Carnivores can get their fix at BOURBON STEAK, while spicier palates can indulge in some of Arizona's best Mexican fare at La Hacienda by Richard Sandoval.
The guest rooms, or casitas, at the Boulders Resort & Spa, Curio Collection by Hilton in Scottsdale, Arizona (roughly 32 miles north of downtown ) look out over miles of cacti and rugged mountains. When you're not admiring the views from your private patio or balcony, order room service and curl up in front of your wood-burning fireplace.
You can also play golf on one of two courses, lounge by one of four pools or grab a bite to eat at one of five restaurants. However, according to recent visitors, you'd be remiss if you stayed here and didn't indulge in a treatment at the massive on-site spa. And because of the resort's ties to , members of the loyalty program can use points to pay for rooms – that means additional cash to invest in massages and facials.
Mixing Spanish influences with the surrounding Sonoran Desert, the Omni Scottsdale Resort & Spa at Montelucia offers luxury befitting of any continent.
Nestled in the heart of Paradise Valley, this member of the hotels family resides at the base of the scenic . A stay here is certainly a break from the daily grind — the property is a bit removed from the hustle and bustle of Phoenix and Scottsdale. However, many travelers say they had no problem with staying on-site; the resort boasts a wealth of activities, from yoga classes to happy hours to guided hikes.
When you need to unwind, soak up the rays by one of the resort's three pools or book a treatment at the Joya Spa. For many visitors, the highlight of their accommodations was the in-room private patio or balcony — If you can, request a room overlooking the mountain for the best views.
And though you may be far from the culinary hot spots of downtown Phoenix and Old Town Scottsdale, you're sure to enjoy the contemporary Spanish fare served at the resort's award-winning restaurant, Prado.
Perhaps the most historical hotel in , the Arizona Biltmore, A Waldorf Astoria Resort has been welcoming Valley of the Sun visitors (including such notable names as Irving Berlin and Marilyn Monroe) since 1929.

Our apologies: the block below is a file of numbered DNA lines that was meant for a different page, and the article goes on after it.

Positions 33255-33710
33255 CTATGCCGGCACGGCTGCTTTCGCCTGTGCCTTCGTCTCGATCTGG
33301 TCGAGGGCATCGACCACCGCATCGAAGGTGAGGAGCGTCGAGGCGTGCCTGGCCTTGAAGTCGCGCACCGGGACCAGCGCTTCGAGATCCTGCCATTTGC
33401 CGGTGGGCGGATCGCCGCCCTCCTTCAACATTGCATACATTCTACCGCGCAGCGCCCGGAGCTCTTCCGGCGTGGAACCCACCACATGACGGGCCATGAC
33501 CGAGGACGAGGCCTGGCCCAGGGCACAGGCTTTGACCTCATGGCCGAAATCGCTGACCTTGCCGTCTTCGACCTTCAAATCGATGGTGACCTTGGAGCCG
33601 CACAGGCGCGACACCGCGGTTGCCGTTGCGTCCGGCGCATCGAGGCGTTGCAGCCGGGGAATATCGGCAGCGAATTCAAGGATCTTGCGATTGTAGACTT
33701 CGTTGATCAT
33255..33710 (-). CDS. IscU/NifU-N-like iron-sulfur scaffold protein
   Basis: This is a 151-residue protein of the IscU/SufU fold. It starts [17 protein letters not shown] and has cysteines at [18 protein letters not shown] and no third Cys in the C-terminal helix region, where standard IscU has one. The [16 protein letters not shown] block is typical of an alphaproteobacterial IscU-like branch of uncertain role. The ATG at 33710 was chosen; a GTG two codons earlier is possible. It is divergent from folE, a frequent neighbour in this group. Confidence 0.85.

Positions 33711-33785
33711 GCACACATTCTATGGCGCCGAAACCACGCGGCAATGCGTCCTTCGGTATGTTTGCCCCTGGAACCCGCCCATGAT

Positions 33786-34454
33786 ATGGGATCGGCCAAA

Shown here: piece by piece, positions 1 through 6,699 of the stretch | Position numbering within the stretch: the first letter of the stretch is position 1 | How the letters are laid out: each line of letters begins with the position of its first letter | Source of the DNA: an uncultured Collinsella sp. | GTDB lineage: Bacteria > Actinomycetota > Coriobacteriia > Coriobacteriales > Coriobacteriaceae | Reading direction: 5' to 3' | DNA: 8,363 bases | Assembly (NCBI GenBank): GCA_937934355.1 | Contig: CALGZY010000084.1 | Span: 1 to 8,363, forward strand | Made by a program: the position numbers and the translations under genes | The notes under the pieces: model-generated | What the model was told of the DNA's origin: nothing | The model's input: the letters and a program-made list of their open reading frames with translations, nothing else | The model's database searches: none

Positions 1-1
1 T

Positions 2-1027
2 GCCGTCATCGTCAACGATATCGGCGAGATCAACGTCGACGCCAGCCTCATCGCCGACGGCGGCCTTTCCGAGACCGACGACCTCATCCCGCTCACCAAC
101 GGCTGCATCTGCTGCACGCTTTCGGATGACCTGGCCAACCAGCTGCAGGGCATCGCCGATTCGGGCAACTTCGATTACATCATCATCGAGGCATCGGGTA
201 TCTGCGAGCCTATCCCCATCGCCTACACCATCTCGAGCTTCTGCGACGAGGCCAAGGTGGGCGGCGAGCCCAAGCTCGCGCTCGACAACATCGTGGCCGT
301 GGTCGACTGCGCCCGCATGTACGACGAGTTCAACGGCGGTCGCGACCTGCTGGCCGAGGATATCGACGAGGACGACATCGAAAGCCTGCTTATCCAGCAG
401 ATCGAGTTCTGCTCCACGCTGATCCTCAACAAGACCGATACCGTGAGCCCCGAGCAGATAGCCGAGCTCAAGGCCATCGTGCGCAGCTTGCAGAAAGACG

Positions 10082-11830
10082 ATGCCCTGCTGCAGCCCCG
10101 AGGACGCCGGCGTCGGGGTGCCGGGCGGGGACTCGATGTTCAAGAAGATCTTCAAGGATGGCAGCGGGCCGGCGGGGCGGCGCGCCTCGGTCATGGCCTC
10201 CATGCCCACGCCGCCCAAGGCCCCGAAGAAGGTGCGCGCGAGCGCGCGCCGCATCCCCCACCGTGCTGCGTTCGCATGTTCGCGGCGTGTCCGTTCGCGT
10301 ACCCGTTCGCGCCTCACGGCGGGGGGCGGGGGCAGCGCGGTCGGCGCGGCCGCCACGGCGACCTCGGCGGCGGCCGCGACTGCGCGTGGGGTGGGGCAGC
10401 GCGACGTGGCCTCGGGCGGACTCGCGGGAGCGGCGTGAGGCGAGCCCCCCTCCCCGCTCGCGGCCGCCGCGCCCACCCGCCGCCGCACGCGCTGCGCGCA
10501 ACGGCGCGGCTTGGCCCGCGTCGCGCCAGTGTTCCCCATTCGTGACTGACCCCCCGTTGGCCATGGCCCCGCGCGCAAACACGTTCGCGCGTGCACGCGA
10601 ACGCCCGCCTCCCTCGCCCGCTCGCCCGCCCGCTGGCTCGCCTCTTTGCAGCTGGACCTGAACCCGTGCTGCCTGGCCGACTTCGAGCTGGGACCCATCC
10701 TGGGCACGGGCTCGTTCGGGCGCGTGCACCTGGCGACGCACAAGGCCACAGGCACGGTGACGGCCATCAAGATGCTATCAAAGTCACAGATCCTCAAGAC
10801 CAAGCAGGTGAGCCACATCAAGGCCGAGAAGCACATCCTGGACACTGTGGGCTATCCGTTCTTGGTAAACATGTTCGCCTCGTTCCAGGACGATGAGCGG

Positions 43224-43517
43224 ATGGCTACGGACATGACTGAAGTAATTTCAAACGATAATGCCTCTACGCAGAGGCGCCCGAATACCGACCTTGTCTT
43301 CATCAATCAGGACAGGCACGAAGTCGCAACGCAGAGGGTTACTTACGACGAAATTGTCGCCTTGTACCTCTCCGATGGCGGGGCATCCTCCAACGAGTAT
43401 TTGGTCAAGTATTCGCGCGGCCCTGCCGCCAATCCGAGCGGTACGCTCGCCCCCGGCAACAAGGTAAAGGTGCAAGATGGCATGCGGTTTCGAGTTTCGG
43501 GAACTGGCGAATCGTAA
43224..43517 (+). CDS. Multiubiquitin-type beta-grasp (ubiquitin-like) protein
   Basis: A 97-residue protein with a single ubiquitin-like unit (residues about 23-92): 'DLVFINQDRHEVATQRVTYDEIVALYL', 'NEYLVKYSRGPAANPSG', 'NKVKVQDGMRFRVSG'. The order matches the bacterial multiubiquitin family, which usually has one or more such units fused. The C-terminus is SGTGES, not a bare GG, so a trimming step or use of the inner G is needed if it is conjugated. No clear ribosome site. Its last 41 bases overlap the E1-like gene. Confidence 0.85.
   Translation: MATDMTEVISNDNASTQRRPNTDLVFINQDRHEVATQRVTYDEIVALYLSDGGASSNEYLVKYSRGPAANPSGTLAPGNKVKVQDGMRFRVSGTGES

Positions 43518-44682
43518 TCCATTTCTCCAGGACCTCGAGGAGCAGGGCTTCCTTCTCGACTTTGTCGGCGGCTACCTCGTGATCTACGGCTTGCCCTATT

And though competing resorts keep springing up around it, this landmark property continues to shine. Rising above the Camelback Corridor, this property keeps guests busy with two exceptional golf courses, an award-winning spa, six tennis courts and eight swimming pools. On the inside, the Biltmore maintains its Gilded Age feel, with the lobby encompassing hardwood floors and low lighting and guest rooms sporting cozy furnishings and contemporary design elements.
In addition to the beautiful grounds, the food served at the hotel's four eateries receives a thumbs-up from previous visitors, who especially love the contemporary American cuisine dished up at Frank & Albert's. All of these lavish amenities and accommodations, though, come at a high price point; however, members may be able to earn and redeem benefits by choosing to stay here.
Sandwiched between Mummy and mountains, the JW Marriott Scottsdale Camelback Inn Resort & Spa is a great place to catch a glimpse of the Valley of the Sun at its finest. Downtown is an easy 13-mile drive away from this , and downtown Scottsdale – full of shops, bars and art galleries – is 5 miles away. With numerous pools, two championship golf courses and tons of alfresco spaces, travelers feel the hotel provides plenty of opportunities to kick back and enjoy the surrounding desert view.
Meanwhile, the Spa at Camelback Inn attracts relaxation-seekers with its soothing skin treatments, and the various on-site eateries are appreciated for their convenience. As for lodging, travelers loved the Southwestern-style decor as well as the private patios and balconies that came with them.
What's more, members receive added perks like free Wi-Fi access during their stays here. This mammoth resort in northern Phoenix is a major convention and family vacation hub. Though the JW Marriott Desert Ridge Resort & Spa can sometimes feel a little busy when it's hosting a special event, you should have no trouble finding a little peace and quiet.